Over-Thinking

Can you over-think parenting?

On one hand, no, more thought is better. The more focus you give the how’s and the why’s of what you’re doing the more likely you are to be consistent and loving.  On the other hand, yes, if you’re spending so much time on the how’s and why’s that you stop enjoying your child, then you’re definitely over-thinking it.

I err on the side of over-thinking. I read research. I read books. I read blogs. I talk to other parents. I try to figure out how to do this as “right” as possible. Sometimes, I spend so much time worrying about if I’m doing this right and trying new things and trying to be more consistent that my relationship with my daughter stops being about loving and starts being about perfecting.

That’s when I screw it up. When parenting starts being goal oriented, I stop enjoying it. It stops being about loving this amazing little girl, and I’ve completely missed the point.

My girl is amazing. She’s smart and funny. She’s empathetic and loving.  She’s tough and persistent.  I love her.

She’s also bossy, clingy, and not very independent. That’s okay. I still love her.

For a while, when Fiona would lose it, I would take her up to her room and lay down with her and touch each part of her and tell her I love it. (“I love your hair. I love your eyes. I love your arms. I love your fingernails. …”) I stopped doing this a while back and I’m not sure why. I think I was trying too hard. I started thinking about setting limits and not tolerating bad behavior, instead of just loving my daughter.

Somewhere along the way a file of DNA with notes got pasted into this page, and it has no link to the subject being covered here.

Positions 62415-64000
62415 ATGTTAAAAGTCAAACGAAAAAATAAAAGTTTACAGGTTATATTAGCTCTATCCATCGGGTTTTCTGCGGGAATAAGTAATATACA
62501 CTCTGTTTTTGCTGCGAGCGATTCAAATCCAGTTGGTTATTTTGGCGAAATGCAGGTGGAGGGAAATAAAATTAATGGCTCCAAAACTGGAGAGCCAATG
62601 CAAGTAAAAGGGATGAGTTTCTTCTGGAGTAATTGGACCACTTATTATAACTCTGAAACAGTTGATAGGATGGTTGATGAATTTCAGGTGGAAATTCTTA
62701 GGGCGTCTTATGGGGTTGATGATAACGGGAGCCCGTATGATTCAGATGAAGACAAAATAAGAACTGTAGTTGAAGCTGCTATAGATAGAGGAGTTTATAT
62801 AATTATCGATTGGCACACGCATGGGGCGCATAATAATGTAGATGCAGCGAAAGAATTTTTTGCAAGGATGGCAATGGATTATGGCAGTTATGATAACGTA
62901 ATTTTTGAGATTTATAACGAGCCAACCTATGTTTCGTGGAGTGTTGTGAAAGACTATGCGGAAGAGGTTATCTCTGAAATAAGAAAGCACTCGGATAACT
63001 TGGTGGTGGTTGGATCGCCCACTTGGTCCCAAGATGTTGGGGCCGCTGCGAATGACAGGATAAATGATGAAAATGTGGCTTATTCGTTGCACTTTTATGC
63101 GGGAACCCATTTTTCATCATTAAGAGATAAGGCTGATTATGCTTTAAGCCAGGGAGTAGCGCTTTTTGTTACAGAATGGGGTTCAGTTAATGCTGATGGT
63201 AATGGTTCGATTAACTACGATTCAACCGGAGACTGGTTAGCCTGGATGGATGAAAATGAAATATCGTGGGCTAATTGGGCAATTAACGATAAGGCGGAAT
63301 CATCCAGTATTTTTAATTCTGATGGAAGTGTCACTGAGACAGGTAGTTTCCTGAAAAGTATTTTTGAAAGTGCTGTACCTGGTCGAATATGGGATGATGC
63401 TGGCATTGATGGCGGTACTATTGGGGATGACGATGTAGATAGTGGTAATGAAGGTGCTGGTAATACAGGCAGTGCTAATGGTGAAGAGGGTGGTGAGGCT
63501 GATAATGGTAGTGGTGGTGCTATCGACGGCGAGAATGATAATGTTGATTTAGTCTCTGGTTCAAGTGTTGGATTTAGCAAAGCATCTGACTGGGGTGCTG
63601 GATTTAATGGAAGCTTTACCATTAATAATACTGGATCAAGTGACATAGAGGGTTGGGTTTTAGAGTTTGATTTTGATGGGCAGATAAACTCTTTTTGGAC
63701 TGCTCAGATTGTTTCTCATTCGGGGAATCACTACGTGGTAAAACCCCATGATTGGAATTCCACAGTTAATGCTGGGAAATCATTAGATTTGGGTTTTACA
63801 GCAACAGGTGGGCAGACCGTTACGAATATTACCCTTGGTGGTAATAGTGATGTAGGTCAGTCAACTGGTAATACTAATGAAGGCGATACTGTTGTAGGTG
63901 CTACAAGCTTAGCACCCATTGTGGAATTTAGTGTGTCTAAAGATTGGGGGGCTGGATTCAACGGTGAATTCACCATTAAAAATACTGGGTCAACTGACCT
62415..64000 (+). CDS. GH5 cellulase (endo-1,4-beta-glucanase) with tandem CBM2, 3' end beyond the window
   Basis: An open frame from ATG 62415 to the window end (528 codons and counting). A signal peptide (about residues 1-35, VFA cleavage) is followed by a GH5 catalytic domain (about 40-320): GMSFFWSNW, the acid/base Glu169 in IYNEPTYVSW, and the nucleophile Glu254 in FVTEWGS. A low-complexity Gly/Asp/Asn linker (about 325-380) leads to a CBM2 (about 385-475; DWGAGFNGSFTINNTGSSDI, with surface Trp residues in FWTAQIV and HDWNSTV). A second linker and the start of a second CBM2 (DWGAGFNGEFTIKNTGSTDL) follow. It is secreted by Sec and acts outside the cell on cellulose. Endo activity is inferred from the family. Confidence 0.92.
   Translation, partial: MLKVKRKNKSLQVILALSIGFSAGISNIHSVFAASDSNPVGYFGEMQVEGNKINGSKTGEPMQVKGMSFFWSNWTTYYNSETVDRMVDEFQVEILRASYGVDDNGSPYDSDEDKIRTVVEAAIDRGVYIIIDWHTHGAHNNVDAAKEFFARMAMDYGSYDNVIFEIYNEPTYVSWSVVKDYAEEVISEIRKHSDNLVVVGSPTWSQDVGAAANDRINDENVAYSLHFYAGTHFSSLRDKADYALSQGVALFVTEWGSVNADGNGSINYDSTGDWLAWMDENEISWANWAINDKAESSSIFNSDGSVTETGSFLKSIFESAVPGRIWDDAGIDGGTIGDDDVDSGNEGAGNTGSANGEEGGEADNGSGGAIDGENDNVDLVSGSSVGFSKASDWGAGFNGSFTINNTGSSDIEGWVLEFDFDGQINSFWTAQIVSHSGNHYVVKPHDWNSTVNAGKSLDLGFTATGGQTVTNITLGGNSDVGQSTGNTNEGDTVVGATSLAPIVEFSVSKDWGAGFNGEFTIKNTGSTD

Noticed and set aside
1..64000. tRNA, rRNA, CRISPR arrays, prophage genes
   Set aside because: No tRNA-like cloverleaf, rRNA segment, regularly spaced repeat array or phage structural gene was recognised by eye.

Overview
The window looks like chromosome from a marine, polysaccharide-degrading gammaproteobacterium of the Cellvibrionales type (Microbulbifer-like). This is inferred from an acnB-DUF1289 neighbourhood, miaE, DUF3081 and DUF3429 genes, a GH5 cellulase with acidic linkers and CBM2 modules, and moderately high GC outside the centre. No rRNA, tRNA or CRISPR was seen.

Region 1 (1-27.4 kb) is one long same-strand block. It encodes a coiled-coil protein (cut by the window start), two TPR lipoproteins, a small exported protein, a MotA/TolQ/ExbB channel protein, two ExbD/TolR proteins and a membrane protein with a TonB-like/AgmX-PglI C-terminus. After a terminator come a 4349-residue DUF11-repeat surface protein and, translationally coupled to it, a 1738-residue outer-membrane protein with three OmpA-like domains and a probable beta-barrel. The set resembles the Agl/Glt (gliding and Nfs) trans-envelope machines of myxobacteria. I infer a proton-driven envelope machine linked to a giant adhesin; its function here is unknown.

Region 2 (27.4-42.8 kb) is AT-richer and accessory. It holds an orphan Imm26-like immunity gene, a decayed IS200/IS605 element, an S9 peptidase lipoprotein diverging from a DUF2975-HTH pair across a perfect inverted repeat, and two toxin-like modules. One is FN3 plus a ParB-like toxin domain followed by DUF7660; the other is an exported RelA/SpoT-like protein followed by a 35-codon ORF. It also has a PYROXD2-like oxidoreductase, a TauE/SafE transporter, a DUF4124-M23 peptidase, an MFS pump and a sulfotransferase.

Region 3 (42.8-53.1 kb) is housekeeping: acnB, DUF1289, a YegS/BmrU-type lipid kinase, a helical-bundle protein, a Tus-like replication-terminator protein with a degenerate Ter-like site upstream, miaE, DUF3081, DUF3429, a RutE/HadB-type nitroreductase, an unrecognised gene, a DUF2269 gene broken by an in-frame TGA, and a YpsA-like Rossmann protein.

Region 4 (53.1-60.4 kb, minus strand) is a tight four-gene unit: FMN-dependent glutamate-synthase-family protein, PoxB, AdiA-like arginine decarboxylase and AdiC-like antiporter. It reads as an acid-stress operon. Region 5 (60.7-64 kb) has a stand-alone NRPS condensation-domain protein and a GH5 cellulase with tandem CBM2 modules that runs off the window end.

That’s the danger of over-thinking.

I stop being in the moment with my daughter. I stop giving her my genuine emotion. I stop being naturally loving.

The dangers of under-thinking it exist too. I am naturally reactive. If I were to do this without thinking about it, I would be angry, reactive, frustrated, and inconsistent. None of those would be good for her either.

So, it’s like everything else. It’s all about balance. I struggle with that. It’s easier to be inconsistent. It’s easier to be extreme. It’s easier to pay no attention or set rational rules and stick to them. The middle ground is hard. It’s fuzzy. It’s vague.

I’m still trying to learn my balance. I think though that maybe that’s part of the problem. Balance isn’t something you learn. It’s not a destination. It’s a process.

If we think about how we learn to stand up, we wobble a lot at first. We hang on to other things, people and objects, and slowly we learn to wobble less. Soon, we’re standing and sure of ourselves.

Parenting balance is like that. A new baby is a terrifying, disorienting experience. We hang on to each other. To books. To our parents. Eventually though, we alternate between that terror and calmly changing diapers in the dark. We wobble, but we can do it.

As adults, when we’re standing and we look so perfectly upright and stable, we’re really not. We’re making hundreds of little micro-corrections.  We move a little muscle here, shift a little weight there. We’re not really still. We’re just practiced at balancing. It’s an activity that we’re so used to practicing that it seems as though we’re not thinking about it at all.

Parenting is like that, too.

We are balancing. We’re trying. Right now, I wobble more than I’d like. I used to wobble more, but I’m improving. Later, my wobble will probably be less noticeable. Someday, I hope, I won’t even think about my balance. It will just be there, like standing up.

But, truth be told, I’m probably over-thinking it.

 

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